But as my life kept getting easier and my paintings, ghost-like, drifted out of my studio and into other people's homes, life for her got harder at the practice. She had cases, late nights, research, court dates. I didn't mind all that; we both have to work, after all. My secret resentment was cocktail parties. To be paraded around on display for the firm, for their clients. To their eyes, she was the power attorney, I the humble painter. I was there to legitimize my wife, to distract attention from her selling out like the rest of them. I was an oddity. For all they knew, I painted houses. Not that I'm bitter. I'm just mad. I am no glob of clay. I will not be molded into whatever suits the situation. Three weeks ago, Maryann decided to run for DA. Last I checked, district attorneys don't have much time to spend looking at paintings, let alone sitting for them.

It's not that I don't love her anymore. It's that I still do, in the same way, for the same reasons as ever. That's what drives me completely insane. We never fight, the sex was great up until we stopped having it a few months ago—"I have too much else to do," she'd yawn—but nothing's the same. She spends too much time at the practice. I spend too much time practicing something else. Yet we amble on.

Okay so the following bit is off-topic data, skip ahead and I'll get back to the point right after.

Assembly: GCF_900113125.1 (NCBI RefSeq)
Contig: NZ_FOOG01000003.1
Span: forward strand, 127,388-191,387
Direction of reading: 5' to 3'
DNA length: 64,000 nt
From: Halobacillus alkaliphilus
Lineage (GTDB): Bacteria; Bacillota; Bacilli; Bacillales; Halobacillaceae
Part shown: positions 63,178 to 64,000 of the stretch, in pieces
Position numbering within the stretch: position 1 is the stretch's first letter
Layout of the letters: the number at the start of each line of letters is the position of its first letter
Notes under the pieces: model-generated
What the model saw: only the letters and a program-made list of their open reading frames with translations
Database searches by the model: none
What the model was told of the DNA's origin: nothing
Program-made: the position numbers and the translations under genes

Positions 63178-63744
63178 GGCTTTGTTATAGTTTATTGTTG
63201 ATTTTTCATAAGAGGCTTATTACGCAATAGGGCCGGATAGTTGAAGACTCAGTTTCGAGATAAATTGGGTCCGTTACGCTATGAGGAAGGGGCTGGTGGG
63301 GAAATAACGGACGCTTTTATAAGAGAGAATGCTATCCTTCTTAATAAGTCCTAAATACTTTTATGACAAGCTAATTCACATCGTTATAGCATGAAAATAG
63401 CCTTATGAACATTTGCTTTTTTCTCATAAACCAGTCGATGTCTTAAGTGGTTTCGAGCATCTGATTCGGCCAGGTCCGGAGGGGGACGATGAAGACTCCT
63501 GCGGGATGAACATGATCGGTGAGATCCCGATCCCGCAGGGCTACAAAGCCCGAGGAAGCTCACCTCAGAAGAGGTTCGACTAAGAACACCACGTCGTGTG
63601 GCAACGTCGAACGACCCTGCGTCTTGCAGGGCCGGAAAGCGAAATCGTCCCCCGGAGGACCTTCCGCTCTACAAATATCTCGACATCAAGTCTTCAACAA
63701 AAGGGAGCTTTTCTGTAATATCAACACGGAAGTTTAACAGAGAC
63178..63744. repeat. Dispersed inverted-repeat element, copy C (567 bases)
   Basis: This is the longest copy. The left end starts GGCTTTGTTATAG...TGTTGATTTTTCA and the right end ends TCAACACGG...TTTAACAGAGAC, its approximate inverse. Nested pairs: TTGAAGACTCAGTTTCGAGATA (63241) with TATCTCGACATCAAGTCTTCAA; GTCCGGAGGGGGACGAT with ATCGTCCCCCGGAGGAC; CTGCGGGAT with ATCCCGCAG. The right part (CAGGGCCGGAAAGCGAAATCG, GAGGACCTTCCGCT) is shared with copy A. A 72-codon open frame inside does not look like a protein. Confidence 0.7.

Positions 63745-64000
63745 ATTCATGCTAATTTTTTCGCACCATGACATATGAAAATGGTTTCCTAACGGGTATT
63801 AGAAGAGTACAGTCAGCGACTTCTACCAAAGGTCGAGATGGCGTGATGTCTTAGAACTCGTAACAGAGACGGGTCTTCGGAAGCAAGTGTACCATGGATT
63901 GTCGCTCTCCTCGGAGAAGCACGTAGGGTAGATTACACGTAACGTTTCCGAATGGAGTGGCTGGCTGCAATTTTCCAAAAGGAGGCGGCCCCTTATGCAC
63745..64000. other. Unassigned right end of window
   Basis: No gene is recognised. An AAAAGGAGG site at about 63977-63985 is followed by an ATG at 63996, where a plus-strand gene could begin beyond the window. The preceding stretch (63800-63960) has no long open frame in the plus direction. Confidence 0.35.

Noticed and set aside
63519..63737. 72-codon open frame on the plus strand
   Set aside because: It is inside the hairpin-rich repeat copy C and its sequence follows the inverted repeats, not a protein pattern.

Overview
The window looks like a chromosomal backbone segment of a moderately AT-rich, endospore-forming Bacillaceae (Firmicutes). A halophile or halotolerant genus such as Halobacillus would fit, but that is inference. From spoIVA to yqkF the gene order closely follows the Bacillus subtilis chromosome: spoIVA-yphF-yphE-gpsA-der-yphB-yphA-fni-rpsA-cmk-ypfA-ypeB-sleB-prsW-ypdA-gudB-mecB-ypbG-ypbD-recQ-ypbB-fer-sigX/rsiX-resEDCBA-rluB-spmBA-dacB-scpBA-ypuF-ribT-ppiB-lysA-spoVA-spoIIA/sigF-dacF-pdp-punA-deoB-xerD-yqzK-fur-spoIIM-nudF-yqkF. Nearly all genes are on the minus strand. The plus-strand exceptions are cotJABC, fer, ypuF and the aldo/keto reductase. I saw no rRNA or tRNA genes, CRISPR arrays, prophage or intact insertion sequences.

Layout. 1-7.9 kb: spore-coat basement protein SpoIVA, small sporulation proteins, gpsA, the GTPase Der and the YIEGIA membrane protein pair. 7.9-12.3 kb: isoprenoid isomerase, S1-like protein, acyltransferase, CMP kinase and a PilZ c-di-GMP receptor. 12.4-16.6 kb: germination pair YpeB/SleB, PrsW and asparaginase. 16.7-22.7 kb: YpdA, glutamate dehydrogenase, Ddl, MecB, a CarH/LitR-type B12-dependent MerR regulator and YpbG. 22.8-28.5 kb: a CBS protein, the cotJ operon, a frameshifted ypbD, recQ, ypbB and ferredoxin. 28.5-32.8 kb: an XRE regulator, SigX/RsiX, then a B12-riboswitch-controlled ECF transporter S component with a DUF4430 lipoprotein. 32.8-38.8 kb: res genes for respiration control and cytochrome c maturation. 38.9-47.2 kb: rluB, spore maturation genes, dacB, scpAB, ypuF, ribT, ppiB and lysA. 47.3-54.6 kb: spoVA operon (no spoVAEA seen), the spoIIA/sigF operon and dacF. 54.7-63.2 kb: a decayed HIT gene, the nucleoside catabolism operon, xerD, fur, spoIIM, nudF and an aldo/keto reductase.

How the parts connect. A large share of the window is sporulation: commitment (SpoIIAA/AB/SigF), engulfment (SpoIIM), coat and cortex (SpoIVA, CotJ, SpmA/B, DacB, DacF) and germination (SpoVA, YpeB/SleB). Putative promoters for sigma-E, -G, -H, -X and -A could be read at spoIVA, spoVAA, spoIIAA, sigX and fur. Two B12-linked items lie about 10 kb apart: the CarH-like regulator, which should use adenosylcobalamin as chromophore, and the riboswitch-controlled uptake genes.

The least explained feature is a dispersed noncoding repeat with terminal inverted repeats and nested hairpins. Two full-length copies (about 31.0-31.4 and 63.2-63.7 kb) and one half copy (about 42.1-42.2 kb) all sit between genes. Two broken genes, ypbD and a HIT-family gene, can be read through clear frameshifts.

Where's the challenge? Lori taught me that love was risk. Who knew that not risking could be so risky?

Ten years after reading my vows to Maryann, I decided to look for them again. Big anniversary coming up and all; I was trying to feel romantic. Rummaging through my closet, I found my old college jersey. I thought it had been sacrificed to the rag bag years ago. I'm not that young anymore; things don't fit like they used to. I'm like a girl with thin jeans and fat jeans. So I struggled into it. The seams moaned but didn't pop. As I thrust my right arm through the sleeve, I felt something clinging to my fingers: a single strand of dark brown hair.

Lori's hair.

Thick and long, it once colonized every upholstered car seat within range, any shag rug in its path; I had to stop wearing sweaters. When I kissed her, it fell forward and covered us like a camera hood. In bed, it beat my skin like rain. Amazing, the tingle of dead cells on live flesh. Lori, my first, my only other.

We dated in high school, throughout college—long ago. We weren't sweethearts, we were Adam and Eve in a new-age myth: we invented love and created each other in its image. It wasn't easy, though. She didn't see the world the same way I did; I just couldn't see it without her in it. Naturally we fought, even in the good times—especially in the good times. I couldn't stop pointing out all the beauty I saw in this world. I wanted to teach her everything I knew, to give her the gift of my sight. After a while, she called it something else.